To the best of my memory, I cannot remember a single update to any OS, DAW or sampler engine that did not provoke a range of reports running the gamut from “Great, totally fixed the problems I was having” to “Running like butter here” to “totally screwed up my rig, crashing like crazy, how do I revert to the pervious version?”
Not a single one, major update or incremental. This drives people absolutely crazy, especially with the incremental updates. After all, with major updates new features are being added and obviously much changes under the hood so the potential for trouble kind of announces itself. The more adventurous users, those who like to live on the cutting edge, go full steam ahead and balls to the wall and rely on backups made with Apple’s Time Machine, Carbon Copy Cloner, Super Duper or Windows 7 Backup and Restore or Windows 8’s new File History or Crashplan to return the computer to a previous state, among others.
The thing is, is that when you are on the cutting edge, you run the risk that you will end up bleeding. Most users therefore take a “wait and see” attitude and read voluminous reports of exactly what gets better for people and what gets worse and based on the preponderance of negative versus positive decide whether or not to update at that point in time. Those who are prudent almost never do a 1.0 release, and with good reason. Traditionally, they are a mess.
People who use computers for an important tool in making their living certainly know better than to update in the middle of a project. That is a quick trip to crazy town and courting disaster in a way that nobody with common sense would risk.
But sooner or later almost everyone finds himself/herself with some gap of time when they can consider doing so. At that point, one can either choose to go for it or to follow the age-old maxim, “if it isn’t broken, don’t fix it.”
I used to be the guy that chose the latter as often as not. Now I no longer can be that guy, because part of my living is helping those who take the plunge and writing articles like this. So I have to be a fairly early adopter. But since I continue to compose and arrange music as a part of my living, it scares the living you know what out of me.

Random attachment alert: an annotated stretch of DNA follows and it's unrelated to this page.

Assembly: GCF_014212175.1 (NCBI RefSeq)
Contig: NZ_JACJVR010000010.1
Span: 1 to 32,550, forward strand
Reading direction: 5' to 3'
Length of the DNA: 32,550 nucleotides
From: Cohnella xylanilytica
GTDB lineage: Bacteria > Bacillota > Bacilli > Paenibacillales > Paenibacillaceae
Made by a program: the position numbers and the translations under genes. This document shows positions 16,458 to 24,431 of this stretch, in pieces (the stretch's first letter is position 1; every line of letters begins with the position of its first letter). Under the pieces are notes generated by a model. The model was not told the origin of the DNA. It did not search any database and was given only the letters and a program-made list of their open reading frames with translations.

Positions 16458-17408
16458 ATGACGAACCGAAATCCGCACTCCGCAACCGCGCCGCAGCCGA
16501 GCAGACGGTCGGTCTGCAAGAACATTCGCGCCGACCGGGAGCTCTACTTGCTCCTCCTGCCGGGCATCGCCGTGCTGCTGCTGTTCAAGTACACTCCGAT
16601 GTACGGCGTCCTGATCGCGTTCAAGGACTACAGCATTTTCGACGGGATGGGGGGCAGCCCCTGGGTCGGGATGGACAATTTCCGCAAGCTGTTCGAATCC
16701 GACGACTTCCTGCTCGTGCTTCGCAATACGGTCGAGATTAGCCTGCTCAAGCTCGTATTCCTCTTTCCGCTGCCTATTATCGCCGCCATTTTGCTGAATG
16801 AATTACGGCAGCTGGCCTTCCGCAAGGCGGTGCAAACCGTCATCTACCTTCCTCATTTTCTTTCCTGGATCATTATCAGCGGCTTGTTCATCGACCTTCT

Some OS and DAW versions eventually reach a stage of development where they are at their optimal state and leaving them behind can be tough. I will talk about ones that I know from personal experience. Most Mac users I know consider the last version of Snow Leopard, 10.6.8, to be a gold standard of Mac OS. It was fast and stable and a lot of people chose to stick with it, eschewing 10.7 (Lion), 10.8 (Mountain Lion), and now 10.9 (Mavericks). BTW, no more pussycats :)
Which is fine, until you buy a new computer that will not run it or a new version of your DAW that will not run under it. Pretty much all the present Intel-based Macs can, but as all Macs are now 64 bit and Snow Leopard is the last OS that also can run in 32bit, Apple has announced it no longer will support it, and a recent Safari security leak fix is only for OS beginning with 10.7. (It should be said that leak is not present under Snow Leopard.)
Want to transition to Logic Pro X and take advantage of all the nifty new? Well, sir or madam, say goodbye to Snow Leopard, Lion, and even Mountain Lion versions earlier than 10.8.4. It is totally 64 bit with no 32 bit option for itself or plug-ins and Apple doesn’t want you using any stinking old OS with it.
Pro Tools 11? It also requires 10.8.4. Cubase 7. A little more flexibility, 10.7 or newer. Digital Performer 8? You are still OK with 10.6.8 or newer, but it is hard to believe that will not change in the not too distant future.
How about sample engines? If you want to run Kontakt 5, once again kiss Snow Leopard goodbye, as it requires 10.7 or newer.
EastWest Play 4 surprisingly bucks this trend, allowing you to use 10.5 or newer. BUT, it won’t run properly in Cubase 6 and as previously stated, Cubase 7 requires 10.7 or newer. Gotcha!
The PC world moves slower, as Microsoft supports older OS much longer than Apple and OS upgrades are much less frequent. Microsoft still even supports Windows XP, although most of today’s stuff needs at least Windows 7, but I have not seen any products that say they require Windows 8.
I have a Windows 7 slave PC for running my more demanding samples libraries. When I boot it up I get a notice that there are Windows 7 updates available. Since I know next to nothing about PCs, the first time this happened I called up my PC guru and asked, “When should I install the updates?”
He asked me, “How is it running?”
I replied, “Perfect.”
He said, “Never!”
But bear in mind, all I install that is new on my PC are newer versions of Vienna Ensemble Pro 5, Play 4, and Kontakt 5, so I am good, at least for now.
The bottom line is that unless you are willing to take a pledge to yourself and say, “My system is fine and it is staying the way it is. Any new software or hardware purchases that require my updating it are off the table” then sooner or later, updates of your OS, your DAW, your sample engines, and your hardware are in your future.
When should you do it? When you have to? When you want to?
In the famous words of Clint Eastwood’s Dirty Harry, “You’ve got to ask yourself one question. Do I feel lucky? Well, do ya, punk?”